posted on January 28, 2013 07:18
So, are you intrigued by the blog title? We sure hope so! After a long day in transition from Seoul to PeyongChang (we did pack the car better this time), we spent some time "brushing" with the famous. We checked in with the Special Olympics and received our credentialled badges. It's official! We are a consultant group for Special Olympics International! This badge gets us access to a lot of activity behind-the-scenes. We are awaiting the arrival of our really cool Columbia Jackets that will keep us warm in the cold weather here. These jackets will identify us as part of the Special Olympics team helping throughout the next few weeks. We will post a picture of our new item once we receive the jacket.
Besides the really awesome jacket, we have seen Yao Ming (NBA Basketball player) and Cindy McCain (John McCain's wife). Both were polite and said "hello" and smiled at us as we passed. It took a little while for some of us to realize what just happened, and we started to get excited about what the rest of the next few weeks will hold. In addition to this, we got a taste of our own "celebrity" status as a reporter for a Korean National Magazine took a group picture of us and interviewed Peter about his purpose at the World Winter Games.
Tomorrow is a fun day in the morning; some will go swimming at the indoor water park, others will ski or snowboard. The Opening Ceremonies is tomorrow evening! Let the games begin!
Tonight's blog question: What is one thing you have learned about this country in these past few days that you want to share with others in South Dakota?
Devon: I have learned that Korean people are very brand conscious and the pricing of their clothing reflects that. An “outlet” mall here had the majority of their items “on sale” for $300 to $400. I have also learned that Korean foods can differ a lot from restaurant to restaurant and that sometimes not having any idea what you’re getting is all part of the experience.
Alyssa: It seems that Koreans are far more accepting of foreigners than people in the US are. Everyone here is really happy to help us with whatever we need, and it doesn’t seem like anyone is looking at us very funny. We seem to be very welcome here, and it is really nice.
Peter: I’ve learned that Koreans are brand conscious and that the clothes they buy seem expensive to me, but they see it as a deal when it is still over $200. The size of the clothes also doesn’t translate exactly to the way it is done in the US. Health is something that is a big concern here, and being thin and very trim is made into the culture, especially in the clothing as it is made for people who are thin.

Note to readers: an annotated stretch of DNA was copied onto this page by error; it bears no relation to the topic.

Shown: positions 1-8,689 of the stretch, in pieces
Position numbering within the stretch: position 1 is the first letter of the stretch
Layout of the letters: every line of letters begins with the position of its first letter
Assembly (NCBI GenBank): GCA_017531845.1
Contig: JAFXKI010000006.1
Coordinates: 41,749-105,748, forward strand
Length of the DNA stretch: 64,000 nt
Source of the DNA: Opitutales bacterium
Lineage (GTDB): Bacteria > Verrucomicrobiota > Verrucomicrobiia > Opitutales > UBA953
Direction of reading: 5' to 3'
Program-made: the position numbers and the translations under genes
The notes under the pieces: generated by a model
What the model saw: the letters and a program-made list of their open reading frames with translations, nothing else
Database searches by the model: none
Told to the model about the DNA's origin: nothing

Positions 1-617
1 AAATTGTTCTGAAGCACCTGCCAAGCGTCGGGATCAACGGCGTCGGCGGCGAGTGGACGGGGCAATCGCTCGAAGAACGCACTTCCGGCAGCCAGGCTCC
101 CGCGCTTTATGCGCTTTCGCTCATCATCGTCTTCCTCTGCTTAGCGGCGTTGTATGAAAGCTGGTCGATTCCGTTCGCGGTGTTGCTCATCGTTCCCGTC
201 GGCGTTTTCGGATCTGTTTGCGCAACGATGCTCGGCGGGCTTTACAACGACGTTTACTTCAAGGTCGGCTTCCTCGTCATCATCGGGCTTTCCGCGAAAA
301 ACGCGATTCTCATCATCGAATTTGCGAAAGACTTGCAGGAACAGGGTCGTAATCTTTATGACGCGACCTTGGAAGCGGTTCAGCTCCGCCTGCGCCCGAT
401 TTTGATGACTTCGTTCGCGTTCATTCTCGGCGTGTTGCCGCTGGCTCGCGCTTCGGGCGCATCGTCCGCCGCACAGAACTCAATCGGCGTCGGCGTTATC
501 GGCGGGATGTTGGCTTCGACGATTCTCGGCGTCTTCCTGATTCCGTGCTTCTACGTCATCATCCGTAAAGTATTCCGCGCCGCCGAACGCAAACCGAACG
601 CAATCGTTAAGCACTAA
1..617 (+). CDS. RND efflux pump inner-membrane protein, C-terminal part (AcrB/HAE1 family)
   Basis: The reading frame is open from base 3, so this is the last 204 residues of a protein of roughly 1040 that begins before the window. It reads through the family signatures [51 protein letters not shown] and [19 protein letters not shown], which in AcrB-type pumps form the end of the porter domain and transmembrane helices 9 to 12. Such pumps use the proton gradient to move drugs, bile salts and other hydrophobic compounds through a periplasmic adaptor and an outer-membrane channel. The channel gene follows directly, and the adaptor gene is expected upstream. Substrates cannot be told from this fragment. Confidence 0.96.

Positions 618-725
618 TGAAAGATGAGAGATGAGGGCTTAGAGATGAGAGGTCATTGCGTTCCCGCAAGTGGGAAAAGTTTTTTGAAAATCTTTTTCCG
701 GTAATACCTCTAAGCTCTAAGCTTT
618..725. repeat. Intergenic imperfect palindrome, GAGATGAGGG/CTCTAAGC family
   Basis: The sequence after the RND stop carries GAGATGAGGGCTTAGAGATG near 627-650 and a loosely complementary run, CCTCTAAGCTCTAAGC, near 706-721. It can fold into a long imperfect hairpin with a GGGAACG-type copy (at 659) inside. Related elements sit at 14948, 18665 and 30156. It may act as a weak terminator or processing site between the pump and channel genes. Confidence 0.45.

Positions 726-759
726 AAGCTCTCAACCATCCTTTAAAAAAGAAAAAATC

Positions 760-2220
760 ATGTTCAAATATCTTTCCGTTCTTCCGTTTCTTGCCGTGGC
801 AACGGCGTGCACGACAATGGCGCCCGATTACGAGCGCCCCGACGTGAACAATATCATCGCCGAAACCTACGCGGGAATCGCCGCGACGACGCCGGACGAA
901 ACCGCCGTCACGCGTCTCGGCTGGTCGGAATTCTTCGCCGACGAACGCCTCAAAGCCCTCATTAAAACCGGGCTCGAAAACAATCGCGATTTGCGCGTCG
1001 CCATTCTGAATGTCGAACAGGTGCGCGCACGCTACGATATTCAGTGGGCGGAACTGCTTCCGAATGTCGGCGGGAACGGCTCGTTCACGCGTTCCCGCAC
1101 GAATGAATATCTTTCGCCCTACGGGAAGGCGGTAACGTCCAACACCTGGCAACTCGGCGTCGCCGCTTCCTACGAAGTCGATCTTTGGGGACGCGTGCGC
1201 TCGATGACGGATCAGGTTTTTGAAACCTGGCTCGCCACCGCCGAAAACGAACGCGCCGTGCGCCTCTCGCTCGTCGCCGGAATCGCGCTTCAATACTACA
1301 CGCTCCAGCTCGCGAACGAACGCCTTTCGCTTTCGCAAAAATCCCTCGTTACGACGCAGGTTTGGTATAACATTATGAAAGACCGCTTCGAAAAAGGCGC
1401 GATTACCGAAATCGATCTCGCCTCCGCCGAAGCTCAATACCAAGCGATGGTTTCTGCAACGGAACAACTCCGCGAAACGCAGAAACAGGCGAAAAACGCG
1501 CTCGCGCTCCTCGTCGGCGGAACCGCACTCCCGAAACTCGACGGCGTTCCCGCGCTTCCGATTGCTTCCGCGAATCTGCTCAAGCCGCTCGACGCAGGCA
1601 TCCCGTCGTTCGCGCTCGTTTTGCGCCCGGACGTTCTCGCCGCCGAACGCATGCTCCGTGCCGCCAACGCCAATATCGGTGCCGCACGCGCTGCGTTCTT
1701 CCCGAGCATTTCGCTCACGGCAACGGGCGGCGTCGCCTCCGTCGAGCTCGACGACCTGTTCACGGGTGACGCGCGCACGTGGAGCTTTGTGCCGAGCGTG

Lauren: One thing I have learned is that people appear to be healthier than those in the United States. When it comes to soda portion sizes the cans and bottles are significantly smaller than our version of a ‘small’. Food that is served appears to be a lot of food but it is healthier than ours can cost about the same as our fast food. To go to a restaurant here may cost between $6 and $26 American. Water is also very valuable here because we cannot drink the tap water and must purchase it at stores or find it in restaurants. The food is a bit more salty here but overall it tastes pretty good.
Nicole J: I’ve learned that reading travel books on South Korea do very little to prepare you for the experiences you will have here. It’s been an exciting journey to see both urban and rural areas here so far!
Amanda: One thing that I have learned about South Korea is how women are really respected. Upon arriving I have noticed the little things that they do for women such as having special parking for women that is closer than the rest.
Nicole D: One of the things I’ve found most striking is the amount of sharing that takes place. In the U.S. we each get a menu, we tend to choose something for ourselves and not worry about what anyone else wants. Here, it is much more common for a group to get one menu, the portion sizes are intended to be shared, and some drinks you can’t even order for just one person. It’s been really fun to enjoy communal dinners with my teammates, a tradition I would like to bring home and take advantage of more often.
Hilary: One thing I have learned about this country is that image seems to be quite important. They men and women dress wonderfully and always look their best, even at breakfast at 8:30am. Even the babies dress better than I do. I have also noticed that tattoos and piercings are not very common; it is rare to see a Korean with these. I have also noticed that family is very important. I have seen a lot of Korean families with young children and the dads seem really active when taking care of their babies. I think this is really cool.
Janie: I’ve learned that in this country there is so much importance place on respect and being honorable. This was most obvious to me in the temple. I enjoyed watching them asking for a better life. They want to better themselves in so many ways. This is even in taking our shoes off when we enter certain places. They stress keeping places clean. I want to live an honorable and respectful life, so it is nice to be shown what that truly looks like.
Morgan: The thing I will take back with me to the United States is that the people from South Korea are extremely helpful. Sometimes people feel that people from another country will not be welcoming, but that has definitely not been the case. After being lost in the street it is good to know that people will try the best they can to help you out.